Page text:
Saturday, August 29, 2009

Fly mask

I am the first to admit that being able to put a fly mask on ones horse should not be that big of a deal. Until you've met Chavez, you wouldn't know that EVERYTHING with him is a big deal. Kali and Les have made him much better about many things, but his ears remain a sensitive subject.

I like fly masks with ears. I mean, what's the point if the bugs now get in their ears instead of their eyes? Probably won't go to the grave with that opinion, but the little no-see-ums ick me out.

So, Chavez needed me to go up and over his ears and then have something remain on his ears. I cut a little hole for his forelock. If that forelock was inside the fly mask, he'd never see anything. It wasn't an issue. He didn't like me flipping his ears around, but mentally calmed himself and let me do it. Wow. I fly sprayed him. Same thing. A bit wiggly then the realization dawned that it was okay.

He rubbed the fly mask off later that day, but he wasn't crazy to get it off immediately and left it on for quite some time.

Monday, June 29, 2009

Chavez update with pictures

Chavez has been ridden a few times by our trainer, Kali. All sessions are kept easy and calm, but these photos were taken near a rushing canal, which Chavez spooks at anyway.

These photos were taken by Les Freeman and Kali Vanagas and are property of PonyPros. I am borrowing them with permission.

Saturday, June 27, 2009

Tuesday, June 16, 2009

Sunday, January 25, 2009

Training or lack therof

Some people may see me occasionally wearing a t-shirt with Columbia Basin Equine Rescue on it. aka CBER. I have adopted several horses from them and at the time when I was seeking a trainer for Chavez, I was processing adoption applications for them. The requirements are quite stringent, requiring photos of ones property and other animals, filling out an application and receiving favorable recommendations from several references.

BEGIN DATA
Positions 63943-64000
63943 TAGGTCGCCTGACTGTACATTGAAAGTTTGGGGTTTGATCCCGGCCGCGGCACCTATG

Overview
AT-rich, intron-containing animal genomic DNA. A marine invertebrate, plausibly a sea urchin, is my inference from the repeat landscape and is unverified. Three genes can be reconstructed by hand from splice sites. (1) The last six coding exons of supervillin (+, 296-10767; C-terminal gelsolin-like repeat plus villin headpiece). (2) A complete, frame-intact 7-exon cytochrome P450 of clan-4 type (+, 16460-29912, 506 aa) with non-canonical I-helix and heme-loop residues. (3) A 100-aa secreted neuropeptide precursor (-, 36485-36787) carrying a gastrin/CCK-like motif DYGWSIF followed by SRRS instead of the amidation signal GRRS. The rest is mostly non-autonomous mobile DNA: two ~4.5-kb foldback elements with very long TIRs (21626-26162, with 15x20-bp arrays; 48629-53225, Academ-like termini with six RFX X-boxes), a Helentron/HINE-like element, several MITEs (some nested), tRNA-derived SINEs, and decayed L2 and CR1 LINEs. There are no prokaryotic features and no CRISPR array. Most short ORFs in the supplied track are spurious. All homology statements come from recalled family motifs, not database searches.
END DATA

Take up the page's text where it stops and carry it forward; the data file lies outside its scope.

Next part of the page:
A gal who was approved through them heralded herself as a trainer, specializing in drafts and mustangs. She lived near Salem and I trucked Chavez over there for some groundwork training as he was incredibly hard to load and work with.

Looking back, I knew it was a bad place. You know that gut feeling when you can tell something isn't right, but you can't quite place what it is? That is the feeling I got. The gal said all the right things, showed me her horses. I was feeling at the end of my rope with Chavez and needed a trainer NOW.

Ignoring that feeling that should have had me hightailing it out of there, I left him, along with my draft mare, June and a friend's horse.

I received frequent updates via email. He was doing this and that. Haltering and loading. She said everything that made me think he was doing well.

Then the stuff hit the large cooling device. A CBER person said that this woman was starving all the horses. Insiders went to check it out and people were pulling their horses out of there as fast as they could. I couldn't get over that day, but the next day, Adam and I went with the trailer.

What we saw, was shocking. Absolutely horrific. Chavez was in the same panel stall that I had left him in when I dropped him off. He had wasted away to nothing but dry, dull skin stretched over a skeletal frame. Ironically, June, who eats more than twice as much as Chavez was in great shape. Apparently, they liked June.

We loaded my friends horse first, as we knew he would go right in. Then, I went to get Chavez. He was fearful, but allowed me to halter and lead him out. Normally, he took about half an hour to load. Everything took a long time with Chavez. That day, he saw the trailer and leapt in. He wanted to leave that place behind.